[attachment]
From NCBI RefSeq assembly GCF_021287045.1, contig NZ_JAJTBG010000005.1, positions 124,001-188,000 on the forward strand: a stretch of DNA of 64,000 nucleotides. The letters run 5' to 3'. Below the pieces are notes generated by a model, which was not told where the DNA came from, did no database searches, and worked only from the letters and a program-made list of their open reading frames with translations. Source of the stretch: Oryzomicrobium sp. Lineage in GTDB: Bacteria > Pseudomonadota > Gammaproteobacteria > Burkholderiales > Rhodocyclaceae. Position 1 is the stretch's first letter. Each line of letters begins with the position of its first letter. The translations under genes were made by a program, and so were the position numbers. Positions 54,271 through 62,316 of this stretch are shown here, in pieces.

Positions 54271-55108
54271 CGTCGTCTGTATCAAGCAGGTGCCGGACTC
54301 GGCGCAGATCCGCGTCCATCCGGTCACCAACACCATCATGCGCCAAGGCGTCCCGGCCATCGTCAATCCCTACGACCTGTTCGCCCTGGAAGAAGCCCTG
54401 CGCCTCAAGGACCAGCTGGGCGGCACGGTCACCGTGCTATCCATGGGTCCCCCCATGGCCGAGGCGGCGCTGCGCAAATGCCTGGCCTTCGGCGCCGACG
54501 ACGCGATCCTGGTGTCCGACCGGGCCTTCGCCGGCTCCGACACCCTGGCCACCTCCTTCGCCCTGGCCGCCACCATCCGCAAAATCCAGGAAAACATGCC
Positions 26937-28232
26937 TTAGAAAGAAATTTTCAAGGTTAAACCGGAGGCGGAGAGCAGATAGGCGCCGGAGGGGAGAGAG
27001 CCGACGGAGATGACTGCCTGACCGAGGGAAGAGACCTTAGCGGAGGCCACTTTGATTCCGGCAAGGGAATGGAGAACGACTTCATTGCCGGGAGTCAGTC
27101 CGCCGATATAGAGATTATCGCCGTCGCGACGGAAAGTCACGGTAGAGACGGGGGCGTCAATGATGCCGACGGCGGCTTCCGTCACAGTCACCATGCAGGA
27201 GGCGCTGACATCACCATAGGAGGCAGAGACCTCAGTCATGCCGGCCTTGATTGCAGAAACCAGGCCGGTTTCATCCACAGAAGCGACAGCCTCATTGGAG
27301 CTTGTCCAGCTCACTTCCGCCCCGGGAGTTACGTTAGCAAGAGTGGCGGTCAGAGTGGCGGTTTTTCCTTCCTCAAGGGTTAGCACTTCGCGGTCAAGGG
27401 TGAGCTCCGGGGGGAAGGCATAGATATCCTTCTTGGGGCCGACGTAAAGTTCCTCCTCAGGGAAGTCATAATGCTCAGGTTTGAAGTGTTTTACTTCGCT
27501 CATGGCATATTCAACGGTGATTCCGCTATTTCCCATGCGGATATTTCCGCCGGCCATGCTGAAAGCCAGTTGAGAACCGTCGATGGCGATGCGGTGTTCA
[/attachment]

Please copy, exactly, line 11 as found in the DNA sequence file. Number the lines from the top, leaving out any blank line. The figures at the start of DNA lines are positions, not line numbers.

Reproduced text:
27201 GGCGCTGACATCACCATAGGAGGCAGAGACCTCAGTCATGCCGGCCTTGATTGCAGAAACCAGGCCGGTTTCATCCACAGAAGCGACAGCCTCATTGGAG